The chancellor has used his Budget speech to confirm that a draught duty cut for beer and cider in the on-trade will kick in from 1st August.
Jeremy Hunt said the 11% reducation was possible because of Brexit, meaning the government no longer had to follow European duty rules. He described this as the Brexit pubs guarantee, adding: “British beer is warm, but the duty on a pint is frozen.” That didn’t go down unversally well…
There will be full capital expensing, at least for the next three years, which will cost £9bn. This will help brewers to update spec and brew using the most sustainable equipment. Also, 12 Enterprise Zones will get a total of £80bn to help to deliver levelling up.
‘Unlock growth opportunities’
Emma McClarkin, chief executive of the British Beer and Pub Association, says: “This Budget was a make or break moment for pubs and brewers who have been running out of road for too long, and whilst the chancellor’s efforts to support our pubs and breweries are welcome, we look forward to seeing how the ‘Brexit pubs guarantee will deliver for our sector.
“The cut to draught duty as part of the alcohol duty reform is positive, and we hope that it will result in a boost for our pubs this summer. “However, the fact is our industry will be facing an overall tax hike, not a reduction come August. Duty on non-draught beer will rise and the measures introduced today won’t rebalance the catastrophic impact soaring inflation and unfair energy contracts are having on both pubs and the breweries that supply them.
“As 1st April rapidly approaches, businesses are also nervously awaiting what’s next for their energy costs, and a lack of support in today’s announcement will have a direct impact on their ability to keep their lights on and doors open.
“We need the chancellor to unlock growth opportunities for businesses of all shapes and sizes. We look forward to seeing how his measures on investment, people, and skills will lay the foundations to allow our pubs and breweries to continue to create jobs and help regenerate local economies in every part of the country.
“The Chancellor highlighted how our pubs are the most treasured community institution, and we appreciate his efforts to provide some relief, but a lack of immediate support in today’s Budget will still put the future of many of them at risk. Having recognised the importance of our pubs and brewers, we look forward to working with the government to resolve the fundamental issues holding our pubs and breweries back, including reforming business rates and reducing the unfair tax burden on our sector.
“It is still tough out there for our pubs and breweries and so we’re encouraging people to get out and support their much-loved locals.”
‘Measures fall short’
Sam Martin, chief executive of Peckwater Brands, said: “Hospitality is a lynchpin of trade and employment, and can be a major driver for economic growth and recovery. Yet the sector is also more significantly impacted by today’s challenges than most, as they are both energy intensive and subject to the inflated price of goods, notably food costs.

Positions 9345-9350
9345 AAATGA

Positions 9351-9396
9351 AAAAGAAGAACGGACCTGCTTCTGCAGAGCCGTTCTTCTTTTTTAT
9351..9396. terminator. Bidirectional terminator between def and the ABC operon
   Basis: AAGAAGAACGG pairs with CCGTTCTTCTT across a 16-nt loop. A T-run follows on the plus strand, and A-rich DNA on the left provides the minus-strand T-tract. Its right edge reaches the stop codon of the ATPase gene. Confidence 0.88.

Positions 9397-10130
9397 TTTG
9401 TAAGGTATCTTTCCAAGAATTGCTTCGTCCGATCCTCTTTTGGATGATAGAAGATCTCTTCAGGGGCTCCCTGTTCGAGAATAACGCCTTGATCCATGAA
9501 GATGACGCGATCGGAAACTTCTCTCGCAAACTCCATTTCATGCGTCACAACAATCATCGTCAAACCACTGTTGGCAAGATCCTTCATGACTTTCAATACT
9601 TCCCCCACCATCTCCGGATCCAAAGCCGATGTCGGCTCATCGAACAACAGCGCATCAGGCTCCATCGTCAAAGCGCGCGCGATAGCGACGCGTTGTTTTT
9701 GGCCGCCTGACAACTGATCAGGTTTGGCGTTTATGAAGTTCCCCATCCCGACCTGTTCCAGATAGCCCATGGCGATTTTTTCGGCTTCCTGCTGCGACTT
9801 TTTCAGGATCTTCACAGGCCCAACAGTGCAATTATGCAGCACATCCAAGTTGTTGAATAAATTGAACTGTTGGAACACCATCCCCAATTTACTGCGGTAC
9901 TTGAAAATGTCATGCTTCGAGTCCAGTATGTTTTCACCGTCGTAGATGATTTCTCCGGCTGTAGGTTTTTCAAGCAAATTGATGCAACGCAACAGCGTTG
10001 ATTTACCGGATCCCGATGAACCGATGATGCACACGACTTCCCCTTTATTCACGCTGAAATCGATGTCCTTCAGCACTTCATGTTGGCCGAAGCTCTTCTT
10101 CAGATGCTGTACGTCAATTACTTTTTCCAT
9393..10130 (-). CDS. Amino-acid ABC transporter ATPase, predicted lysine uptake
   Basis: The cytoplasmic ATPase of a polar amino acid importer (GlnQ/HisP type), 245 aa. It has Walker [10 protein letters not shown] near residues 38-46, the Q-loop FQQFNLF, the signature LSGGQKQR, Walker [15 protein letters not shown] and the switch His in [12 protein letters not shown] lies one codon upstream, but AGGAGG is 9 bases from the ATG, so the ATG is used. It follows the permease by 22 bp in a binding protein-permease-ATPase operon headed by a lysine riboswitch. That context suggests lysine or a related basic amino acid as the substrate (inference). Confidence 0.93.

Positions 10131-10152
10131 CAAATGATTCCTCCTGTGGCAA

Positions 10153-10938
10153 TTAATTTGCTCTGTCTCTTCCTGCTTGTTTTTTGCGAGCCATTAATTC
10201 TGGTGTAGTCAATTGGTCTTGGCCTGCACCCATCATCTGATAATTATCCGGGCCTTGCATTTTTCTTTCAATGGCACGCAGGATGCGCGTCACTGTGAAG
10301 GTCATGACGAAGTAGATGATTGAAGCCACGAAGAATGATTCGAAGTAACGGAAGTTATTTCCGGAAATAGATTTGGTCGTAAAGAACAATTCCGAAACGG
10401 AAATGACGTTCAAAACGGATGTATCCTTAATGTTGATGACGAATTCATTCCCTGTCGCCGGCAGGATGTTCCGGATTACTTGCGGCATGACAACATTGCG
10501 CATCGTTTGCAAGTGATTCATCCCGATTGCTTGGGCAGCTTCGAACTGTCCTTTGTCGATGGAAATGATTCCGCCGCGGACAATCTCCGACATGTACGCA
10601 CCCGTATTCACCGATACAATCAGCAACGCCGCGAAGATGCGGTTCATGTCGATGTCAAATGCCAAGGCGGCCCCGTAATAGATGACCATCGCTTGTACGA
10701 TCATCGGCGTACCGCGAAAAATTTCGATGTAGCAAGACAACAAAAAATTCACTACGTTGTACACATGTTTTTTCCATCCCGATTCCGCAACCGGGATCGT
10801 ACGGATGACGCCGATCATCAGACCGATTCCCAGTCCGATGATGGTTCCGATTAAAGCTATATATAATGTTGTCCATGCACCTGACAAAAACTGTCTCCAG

“To allow hospitality to thrive, businesses required a major overhaul of the business rates system, a shot in the arm to staffing, and increased support with energy costs. The measures laid out for hospitality in the Spring Budget fall short of the level of support that industry leaders have been crying out for over the past year.
“Hospitality can be a driver for the economy and a source of both jobs and tax revenue, but without the right conditions to grow, we will likely see businesses shut down by high business rates, unaffordable tax bills and short staffing. Short-term support with energy bills may keep the lights on in the coming months, but without further action, the possibility of a return to pre-pandemic levels appears slim. I only hope more can be done to prop up businesses affected by rising costs, and that people will continue to support pubs, bars and restaurants in their communities.”
‘A brake on growth’
Conor Shaw, chief executive of workforce management specialist Bizimply, says: “Hospitality operators will welcome the measures announced in the Budget aimed at encouraging older workers back into employment. However, if they want to entice these experienced workers back into the workforce, they will need to meet them halfway and support the work/life balance that many older workers are looking for.
“When we surveyed our hospitality customers in January, 30% said they do not expect front-of-house recruitment problems to improve this year, rising to 60% who do not expect kitchen recruitment problems to improve this year. That’s a brake on growth which is holding hospitality back.
“While there are plenty of older people with hospitality experience who could help fill those vacancies, it’s not as simple as ‘getting the over-50s off the golf course’, as the Chancellor put it earlier this year. Older workers will feel that their decades spent in the workplace have earned them the right to enjoy some leisure time, but equally many of them are likely to have a range of commitments, not least of which can be helping their own children to work by providing childcare or school runs for grandchildren.
“Of course, employers need to know that they have enough staff available at the times they need them, but those who have robust workforce management systems in place to give staff maximum notice of shifts, and enable employees to flag up their other commitments, will be best placed to attract experienced staff back into the workplace.”
Leave a Reply